This article reviews the experience of a unique occupational group of World Trade Center (WTC) workers: immigrant workers. This group is comprised largely of men, laborers, who are first-generation immigrants. The majority of these workers are from Latin America (predominantly from Ecuador and Colombia) or from Eastern Europe (predominantly from Poland). Our data shows that the disease profile observed in these workers was what we have previously reported for WTC working population as a whole. Recent reports have begun to document the disproportionate burden of occupational hazards, injuries, and illnesses experienced by immigrant workers in the United States. The WTC experience of immigrants exemplified this burden but, additionally, highlighted that this burden is exacerbated by limitations in access to appropriate health care, disability and compensation benefits, and vocational rehabilitation services. A clinical program that was designed to address the complex medical and psychosocial needs of these workers in a comprehensive manner was successfully established. Full justice for these workers depends on larger societal changes.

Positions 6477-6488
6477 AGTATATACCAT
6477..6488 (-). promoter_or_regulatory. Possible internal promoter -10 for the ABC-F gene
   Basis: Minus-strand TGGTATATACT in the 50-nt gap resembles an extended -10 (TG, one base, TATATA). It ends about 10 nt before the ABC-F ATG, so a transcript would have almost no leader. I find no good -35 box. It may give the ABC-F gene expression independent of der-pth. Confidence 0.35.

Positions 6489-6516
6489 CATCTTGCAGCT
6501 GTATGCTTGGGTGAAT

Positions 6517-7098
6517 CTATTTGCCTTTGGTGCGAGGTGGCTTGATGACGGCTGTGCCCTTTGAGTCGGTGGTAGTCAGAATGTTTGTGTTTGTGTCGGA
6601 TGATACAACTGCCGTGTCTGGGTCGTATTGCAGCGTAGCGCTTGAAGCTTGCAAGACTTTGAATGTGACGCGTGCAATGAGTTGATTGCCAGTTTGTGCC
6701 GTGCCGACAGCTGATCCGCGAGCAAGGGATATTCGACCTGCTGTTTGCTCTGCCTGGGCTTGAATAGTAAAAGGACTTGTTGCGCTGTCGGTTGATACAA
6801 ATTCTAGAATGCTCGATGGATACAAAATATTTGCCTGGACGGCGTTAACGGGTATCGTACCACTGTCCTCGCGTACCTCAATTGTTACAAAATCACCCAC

"Additional variable factors include local air currents related to the explosion and collapse, wind eddies, reentrainment (re-suspension in air) of dust during the rescue and recovery phases, release of trapped gases and dust in confined or poorly ventilated spaces during the rescue, recovery, and cleaning efforts. There were also differences in an individual's minute ventilation depending on the nature and the location [de la Hoz et al., 2008c] of the assigned duties. "
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